02-Planeta_manchette_175x100
Allegrini 2018
WINE INDUSTRY TRENDS

Autochthonous in Italy, “national” in the USA, sustainable in Germany: consumers’ favorite wines

The Nomisma-Wine Monitor survey on the near future of consumption in three key markets for Italian wineries

Between the threat of US duties that frightens producers in Italy and Europe, the Brexit that is now certain, but all to be clarified, and a European and Chinese economy that is no longer flourishing as before, making economic estimates on the evolution of the wine industry is more complex than ever. Crystal ball stuff, or almost. More plausible, perhaps, to investigate the preferences of the consumer who, despite changes in the economic scenario, go their own way, influenced, perhaps, by other factors, such as trends, current affairs and, last but not least, the “simple” taste. And so, in this exercise, Nomisma, with its Wine Monitor, directed by Denis Pantini, asked consumers in Italy, which remains the first absolute wine market in Italy, the USA and Germany, primary international markets and fundamental in terms of value and volume for the wineries of the Belpaese, what will be the types of wine whose consumption will grow more. With substantial differences, but a fact that, looking at the two foreign markets, can only increase the concern of producers, namely the substantial preference for wines produced in their respective homelands. In both countries, two macro-categories that are universally recognized as the strengths of Italian wine are not at the very top of the list: the native grape varieties and sparkling wines.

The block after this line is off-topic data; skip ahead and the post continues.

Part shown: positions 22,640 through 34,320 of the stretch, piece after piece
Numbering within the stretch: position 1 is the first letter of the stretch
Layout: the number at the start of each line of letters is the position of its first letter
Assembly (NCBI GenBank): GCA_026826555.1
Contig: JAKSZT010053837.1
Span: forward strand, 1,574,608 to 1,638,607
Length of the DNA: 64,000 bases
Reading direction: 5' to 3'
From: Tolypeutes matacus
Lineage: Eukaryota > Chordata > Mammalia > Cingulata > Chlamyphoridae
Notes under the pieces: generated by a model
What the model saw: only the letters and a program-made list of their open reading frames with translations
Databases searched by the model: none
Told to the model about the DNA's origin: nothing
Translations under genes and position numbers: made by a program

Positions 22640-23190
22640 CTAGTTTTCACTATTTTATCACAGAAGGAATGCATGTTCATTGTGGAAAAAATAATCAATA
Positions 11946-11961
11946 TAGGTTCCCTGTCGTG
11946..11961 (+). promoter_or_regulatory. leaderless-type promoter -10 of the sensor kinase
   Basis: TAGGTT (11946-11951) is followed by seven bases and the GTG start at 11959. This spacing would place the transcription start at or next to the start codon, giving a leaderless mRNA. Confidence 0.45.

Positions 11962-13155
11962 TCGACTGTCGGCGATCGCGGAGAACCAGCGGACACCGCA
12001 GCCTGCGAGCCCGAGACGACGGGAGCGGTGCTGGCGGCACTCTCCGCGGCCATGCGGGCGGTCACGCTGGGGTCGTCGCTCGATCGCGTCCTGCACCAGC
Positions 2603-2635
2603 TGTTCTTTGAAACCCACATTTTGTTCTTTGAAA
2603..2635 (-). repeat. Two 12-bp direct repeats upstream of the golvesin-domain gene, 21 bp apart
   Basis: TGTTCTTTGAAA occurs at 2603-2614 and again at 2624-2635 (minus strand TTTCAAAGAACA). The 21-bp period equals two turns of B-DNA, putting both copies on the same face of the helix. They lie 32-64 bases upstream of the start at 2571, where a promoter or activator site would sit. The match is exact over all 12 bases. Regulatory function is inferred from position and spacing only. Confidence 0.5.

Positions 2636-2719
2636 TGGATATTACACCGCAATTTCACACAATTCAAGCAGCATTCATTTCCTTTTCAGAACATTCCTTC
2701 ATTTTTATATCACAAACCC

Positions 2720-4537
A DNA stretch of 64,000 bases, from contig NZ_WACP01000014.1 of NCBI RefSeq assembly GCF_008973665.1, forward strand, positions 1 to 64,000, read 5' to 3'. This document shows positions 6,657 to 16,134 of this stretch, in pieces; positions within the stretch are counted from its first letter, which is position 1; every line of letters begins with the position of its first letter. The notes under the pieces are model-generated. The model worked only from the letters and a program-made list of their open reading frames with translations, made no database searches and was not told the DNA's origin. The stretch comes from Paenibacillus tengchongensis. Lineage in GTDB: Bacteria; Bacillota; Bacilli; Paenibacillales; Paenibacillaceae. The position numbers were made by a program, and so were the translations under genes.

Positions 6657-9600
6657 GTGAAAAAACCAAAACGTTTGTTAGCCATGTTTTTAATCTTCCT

In the Italy of a thousand grape varieties and territories, according to consumers, wines from native grape varieties (20.3%), followed by organic wines (16.4%), sparkling wines (13%), sustainable wines (12.8%) and wines from specific territories (12.6%) will be on the crest of the wave over the next three years.
In the USA, on the other hand, President Donald Trump’s motto “America first” seems to have convinced wine consumers, given that, according to those surveyed, the wines that will grow most in consumption will be “domestic wines” (15.7%), ahead of organic wines (14.7%) and sustainable wines (10.3%). Wines from autochthonous grape varieties will be further away, with 8.6%, and sparkling wines, with 7.3%.
In Germany, on the other hand, sustainable wines (14.9%) are at the top of the “future preferences”, ahead of national wines (14.7%) and organic wines (13.6). Also among Germans, categories such as wines from native grape varieties (12.9%) and sparkling wines (5.8%), close the ranking.
“It’s interesting to note that for Italians sustainable wines are still something “indefinite” unlike the Germans and Americans - comments Pantini - while sparkling wines don’t seem to have finished their run yet. More worrying, instead, the “nationalist rediscovery” towards their wines of Germans and Americans, in a moment of duties and economic slowdown like the current one ...”.

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